The tug Undaunted and barge Pere Marquette 41 were outbound from the Bay Aggregates Dock Monday evening after unloading there during the day.

Reported by: Todd Shorkey


Toledo News

11/18
The tug Keewatin with her stone barge was outbound Maumee Bay from Toledo early Monday afternoon. The salt water vessel Federal Kivalina was loading grain at the ADM/Countrymark Elevator. The salt water vessel Adimon moved from Andersons "E" Elevator to Andersons "K" Elevator late Friday to finish loading grain, she is expected to depart Monday afternoon. The Nanticoke was loading grain at Andersons "E" Elevator. The John B. Aird was tied up at the Kuhlman Dock and is waiting to load a grain cargo at one of the Andersons Elevators when it becomes available.

The Armco, Buckeye, Courtney Burton and Gemini remain in layup at their respective dock sites. There is an unknown vessel in the large drydock at the Shipyard.

The next scheduled coal boats due into the CSX Docks will be the H. Lee White on Tuesday, followed by the Catherine Desgagnes, Saginaw, and Algolake on Wednesday. The next scheduled ore boats due into the Torco Ore Dock will be the Frontenac and CSL Niagara on Wednesday, followed by the CSL Laurentien on Friday.

Classic Views of Toledo Shipping
Paul Thayer outbound Maumee Bay she presently sails as the Earl W. Oglebay.
William R. Roesch inbound Maumee Bay, she presently sails as the David Z. Norton.

Reported by: Jim Hoffman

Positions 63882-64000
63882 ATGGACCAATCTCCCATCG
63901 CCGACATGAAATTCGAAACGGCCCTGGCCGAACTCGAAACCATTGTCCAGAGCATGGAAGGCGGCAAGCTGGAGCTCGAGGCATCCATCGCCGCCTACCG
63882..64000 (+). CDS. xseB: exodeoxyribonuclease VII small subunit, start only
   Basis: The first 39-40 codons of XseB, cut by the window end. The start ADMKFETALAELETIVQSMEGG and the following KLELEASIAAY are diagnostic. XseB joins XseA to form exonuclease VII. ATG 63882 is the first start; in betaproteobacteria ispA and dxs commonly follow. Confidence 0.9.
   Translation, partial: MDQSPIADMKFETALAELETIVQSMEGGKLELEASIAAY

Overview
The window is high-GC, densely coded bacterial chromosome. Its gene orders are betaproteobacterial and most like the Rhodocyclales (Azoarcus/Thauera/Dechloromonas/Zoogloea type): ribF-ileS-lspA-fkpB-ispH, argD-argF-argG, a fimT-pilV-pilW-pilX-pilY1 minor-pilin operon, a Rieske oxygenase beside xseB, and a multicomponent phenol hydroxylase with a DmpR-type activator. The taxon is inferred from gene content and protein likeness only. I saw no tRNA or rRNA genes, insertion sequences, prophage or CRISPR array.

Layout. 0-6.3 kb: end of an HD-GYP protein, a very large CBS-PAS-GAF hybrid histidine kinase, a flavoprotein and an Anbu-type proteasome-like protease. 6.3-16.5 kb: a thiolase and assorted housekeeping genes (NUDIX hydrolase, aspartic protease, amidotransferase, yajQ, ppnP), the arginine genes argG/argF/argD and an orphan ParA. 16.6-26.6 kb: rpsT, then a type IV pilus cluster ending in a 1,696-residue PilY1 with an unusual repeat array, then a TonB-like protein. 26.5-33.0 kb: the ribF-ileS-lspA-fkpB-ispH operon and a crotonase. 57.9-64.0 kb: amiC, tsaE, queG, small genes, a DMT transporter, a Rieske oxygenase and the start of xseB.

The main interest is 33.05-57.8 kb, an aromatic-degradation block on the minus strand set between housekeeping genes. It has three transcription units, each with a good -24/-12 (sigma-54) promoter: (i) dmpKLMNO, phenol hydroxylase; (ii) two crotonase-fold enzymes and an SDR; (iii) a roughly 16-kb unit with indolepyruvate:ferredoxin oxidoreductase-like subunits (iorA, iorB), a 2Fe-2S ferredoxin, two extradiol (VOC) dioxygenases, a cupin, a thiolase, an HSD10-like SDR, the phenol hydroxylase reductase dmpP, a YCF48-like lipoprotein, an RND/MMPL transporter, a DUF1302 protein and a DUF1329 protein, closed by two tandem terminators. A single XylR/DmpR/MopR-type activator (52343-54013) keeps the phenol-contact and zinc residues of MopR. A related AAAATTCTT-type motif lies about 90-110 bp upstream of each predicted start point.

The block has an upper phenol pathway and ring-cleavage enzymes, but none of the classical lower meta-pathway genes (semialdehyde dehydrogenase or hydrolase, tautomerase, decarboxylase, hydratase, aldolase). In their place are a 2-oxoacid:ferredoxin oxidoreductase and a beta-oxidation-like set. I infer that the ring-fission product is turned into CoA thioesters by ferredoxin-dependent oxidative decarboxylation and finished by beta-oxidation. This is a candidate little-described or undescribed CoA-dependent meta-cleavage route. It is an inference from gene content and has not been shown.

Today in Great Lakes History - November 18

The CARL D. BRADLEY was lost in a violent storm on Lake Michigan on November 18, 1958.

The CANADIAN OLYMPIC's sea trials were conducted on 18 Nov 1976. Her maiden voyage was on 28 Nov 1976 to load coal at Conneaut, Ohio for Nanticoke, Ont.. Her name honors the Olympic Games that were held at Montreal that year.

The bow and stern sections of the vessel that was to become the STEWART J. CORT were built by Ingalls Shipbuilding Division, Litton Systems, Inc., Pascagoula, MS, as hull 1173. That 182' vessel, known as "STUBBY" was launched on 18 Nov 1969. "STUBBY" sailed under its own power from the Gulf of Mexico through the St. Lawrence Seaway and Welland Canal to Erie, PA where the sections were cut apart by Erie Marine, Inc. and the 818 foot mid section was added -- making the Lakes first thousand footer. The ASHCROFT was launched November 18, 1924 as a) GLENIFFER (2).

On 18 November 1873, the tug CRUSADER was launched at 1:20 p.m. on 18 November 1873 at the Leighton & Dunford yard in Port Huron, MI. Her dimensions were 138' overall, 125' keel, 23' beam, and 12' depth. She was built for Mr. G. E. Brockway of Port Huron.

On 18 November 1842, CHICAGO (wooden passenger & package freight sidewheeler, 105', 166 t, built in 1837 at St. Joseph, MI) was struck by a gale between Ashtabula and Conneaut in lake Erie. She lost both of her stacks and became unmanageable when her fires went out. She was driven ashore about 3 miles east of Silver Creek, New York and was wrecked. About 60 persons were on board and amazingly no lives were lost.

On 18 November 1882, DROMEDARY (wooden propeller, 120', 255 gt, built in 1868 at Port Dalhousie, Ontario) burned to a total loss at the dock at Hamilton, Ontario when her banked fires overheated. She was owned by Burroughs & Co. No lives were lost.